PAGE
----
Genmab’s leukemia drug will be available around the world through compassionate use programs, while it will continue to be marketed as normal in the US.
Blockbuster drug owner Genmab developed Arzerra for the treatment of chronic lymphocytic leukemia (CLL) but the drug will be taken off the market outside the US due to its low uptake. Novartis markets the drug and will transition it from commercially available to limited availability through compassionate use programs outside the US, meaning in-need patients will continue to have access to it.
Novartis will pay Genmab $50M (€41M) to cover any lost milestones and royalties, which could be put towards other exciting candidates in its pipeline like daratumumab, which achieved promising Phase III results last year. However, this has not stopped the company’s stock price falling by 5% since the news.
Each year, there are almost 21,000 CLL cases and the disease is responsible for around 4,500 deaths in the US alone. Various forms of leukemia affect different blood cells, and in the case of CLL, the disease affects B cells. Arzerra, or ofatumumab, is a monoclonal antibody that targets CD20 proteins on the surface of leukemia cells. The antibody binds to the proteins, alerting the immune system, which can then hunt down and kill the cancer cells.
Genmab CEO Jan van de Winkel explained the big pharma company’s decision to transition the drug: “[The decision] reflects the fact that many more drugs have become available for CLL over the last five years and that there is a low number of patients using Arzerra outside of the US market. The compassionate use programs will ensure that patients who benefit from Arzerra can remain on treatment.” However, in the US, uptake remains high so Novartis is willing to continue providing the drug in this market.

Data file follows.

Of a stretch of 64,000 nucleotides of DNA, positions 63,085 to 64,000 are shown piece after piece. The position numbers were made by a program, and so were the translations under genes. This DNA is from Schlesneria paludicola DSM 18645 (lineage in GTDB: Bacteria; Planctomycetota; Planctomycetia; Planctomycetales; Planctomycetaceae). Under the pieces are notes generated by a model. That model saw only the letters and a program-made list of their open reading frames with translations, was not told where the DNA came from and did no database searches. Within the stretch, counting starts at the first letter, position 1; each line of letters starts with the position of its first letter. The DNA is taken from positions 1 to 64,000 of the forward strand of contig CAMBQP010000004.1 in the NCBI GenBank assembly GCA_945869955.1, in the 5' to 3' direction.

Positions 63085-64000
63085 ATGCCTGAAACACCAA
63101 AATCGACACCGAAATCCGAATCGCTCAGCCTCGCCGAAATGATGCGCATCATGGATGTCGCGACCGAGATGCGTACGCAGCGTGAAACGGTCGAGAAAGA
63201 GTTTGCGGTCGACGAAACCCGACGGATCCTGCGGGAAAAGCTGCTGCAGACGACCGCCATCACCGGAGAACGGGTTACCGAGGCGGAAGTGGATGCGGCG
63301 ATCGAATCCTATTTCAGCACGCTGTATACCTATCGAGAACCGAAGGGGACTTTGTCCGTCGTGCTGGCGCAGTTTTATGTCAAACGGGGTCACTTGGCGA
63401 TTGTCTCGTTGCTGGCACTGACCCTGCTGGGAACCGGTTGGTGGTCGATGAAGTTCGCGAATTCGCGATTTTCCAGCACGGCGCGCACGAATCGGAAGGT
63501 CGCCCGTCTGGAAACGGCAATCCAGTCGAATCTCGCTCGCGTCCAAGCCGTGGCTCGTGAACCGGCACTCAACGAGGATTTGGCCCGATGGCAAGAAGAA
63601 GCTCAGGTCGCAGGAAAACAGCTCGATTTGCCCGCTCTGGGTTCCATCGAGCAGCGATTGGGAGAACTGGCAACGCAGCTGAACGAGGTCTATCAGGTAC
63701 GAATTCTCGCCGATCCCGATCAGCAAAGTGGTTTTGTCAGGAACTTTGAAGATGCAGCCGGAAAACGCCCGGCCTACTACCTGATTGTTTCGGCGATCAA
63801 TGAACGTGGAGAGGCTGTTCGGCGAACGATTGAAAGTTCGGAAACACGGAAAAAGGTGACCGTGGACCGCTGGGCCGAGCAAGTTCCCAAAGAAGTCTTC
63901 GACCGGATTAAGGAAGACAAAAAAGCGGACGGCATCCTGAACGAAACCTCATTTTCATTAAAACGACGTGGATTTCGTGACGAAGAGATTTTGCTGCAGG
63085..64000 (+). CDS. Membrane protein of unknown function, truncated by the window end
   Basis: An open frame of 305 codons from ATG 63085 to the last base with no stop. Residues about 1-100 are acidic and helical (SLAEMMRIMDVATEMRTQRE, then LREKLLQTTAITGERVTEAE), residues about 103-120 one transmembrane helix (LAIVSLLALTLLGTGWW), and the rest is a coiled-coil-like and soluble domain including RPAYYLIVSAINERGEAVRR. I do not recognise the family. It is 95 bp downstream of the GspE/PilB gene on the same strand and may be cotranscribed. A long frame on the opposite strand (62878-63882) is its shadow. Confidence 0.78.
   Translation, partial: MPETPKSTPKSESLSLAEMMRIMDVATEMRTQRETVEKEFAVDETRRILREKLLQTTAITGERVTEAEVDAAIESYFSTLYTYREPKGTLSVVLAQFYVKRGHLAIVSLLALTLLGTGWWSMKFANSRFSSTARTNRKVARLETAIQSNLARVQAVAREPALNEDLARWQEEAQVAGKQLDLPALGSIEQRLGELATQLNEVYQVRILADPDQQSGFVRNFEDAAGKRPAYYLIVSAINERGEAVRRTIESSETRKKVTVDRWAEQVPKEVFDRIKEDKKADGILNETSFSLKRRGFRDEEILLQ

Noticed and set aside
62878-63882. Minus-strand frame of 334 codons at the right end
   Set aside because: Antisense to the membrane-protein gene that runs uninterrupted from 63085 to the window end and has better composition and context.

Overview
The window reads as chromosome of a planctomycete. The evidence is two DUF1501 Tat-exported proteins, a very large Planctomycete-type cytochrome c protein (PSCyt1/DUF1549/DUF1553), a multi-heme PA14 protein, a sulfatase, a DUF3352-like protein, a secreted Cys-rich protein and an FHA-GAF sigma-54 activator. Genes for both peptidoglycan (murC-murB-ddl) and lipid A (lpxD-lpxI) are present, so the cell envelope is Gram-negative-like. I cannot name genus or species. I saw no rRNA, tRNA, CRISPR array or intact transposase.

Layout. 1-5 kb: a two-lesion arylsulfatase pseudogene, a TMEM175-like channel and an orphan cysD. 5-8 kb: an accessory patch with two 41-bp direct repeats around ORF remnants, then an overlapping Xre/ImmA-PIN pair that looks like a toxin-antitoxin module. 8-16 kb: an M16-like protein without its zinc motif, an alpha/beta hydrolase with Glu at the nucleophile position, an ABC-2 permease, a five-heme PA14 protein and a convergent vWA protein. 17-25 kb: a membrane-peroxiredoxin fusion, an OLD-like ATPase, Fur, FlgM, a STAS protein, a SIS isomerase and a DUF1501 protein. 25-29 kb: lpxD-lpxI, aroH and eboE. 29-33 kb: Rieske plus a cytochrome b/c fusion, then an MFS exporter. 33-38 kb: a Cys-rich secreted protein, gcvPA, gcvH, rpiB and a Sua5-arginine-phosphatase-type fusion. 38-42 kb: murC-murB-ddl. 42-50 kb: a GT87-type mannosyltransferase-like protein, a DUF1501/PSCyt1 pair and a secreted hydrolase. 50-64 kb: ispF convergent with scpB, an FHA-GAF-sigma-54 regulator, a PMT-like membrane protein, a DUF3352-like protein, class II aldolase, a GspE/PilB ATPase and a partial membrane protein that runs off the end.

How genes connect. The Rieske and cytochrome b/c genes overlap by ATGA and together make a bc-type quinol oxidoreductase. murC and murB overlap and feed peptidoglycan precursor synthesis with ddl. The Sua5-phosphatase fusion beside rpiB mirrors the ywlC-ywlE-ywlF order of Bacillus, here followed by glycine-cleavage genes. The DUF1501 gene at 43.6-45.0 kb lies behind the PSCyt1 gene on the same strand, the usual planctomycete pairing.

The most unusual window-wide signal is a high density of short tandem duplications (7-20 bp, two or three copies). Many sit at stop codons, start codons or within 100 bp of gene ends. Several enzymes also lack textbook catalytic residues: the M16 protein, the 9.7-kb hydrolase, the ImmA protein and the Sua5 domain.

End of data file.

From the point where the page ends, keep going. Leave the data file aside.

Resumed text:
Novartis will begin the transition process as soon as possible, once a compassionate use program has been structured with regulatory bodies that ensures that patients benefiting from Arzerra receive the drug for as long as they need it, free of charge. However, this is not the end of the road for the drug, with clinical studies investigating its use for multiple sclerosis and indolent non-Hodgkin lymphoma set to continue.
Current treatment options for the disease include chemotherapy, targeted therapy, and stem cell transplants, as well as monoclonal antibodies. Two alternative monoclonal antibodies, rituximab and obinutuzumab, are often preferred to Arzerra, which is often used as a final attempt to treat unresponsive cancers. This is also without considering new therapies that will be entering the leukemia field in the near future. Last year, we saw the approval of two CAR-T cell therapies, Novartis’ Kymriah and Gilead’s Yescarta. With both companies intending to take their technology to new indications, CLL may well be a disease that they investigate next.
With other drugs available to CLL patients, it seems a sensible decision for Novartis to pull Arzerra out of the market. Although the decision may be driven by money, it is encouraging to see the company keeping the drug available to patients that benefit from its use. Perhaps the money that is saved can be used to develop the drug for other diseases or new therapies for CLL.
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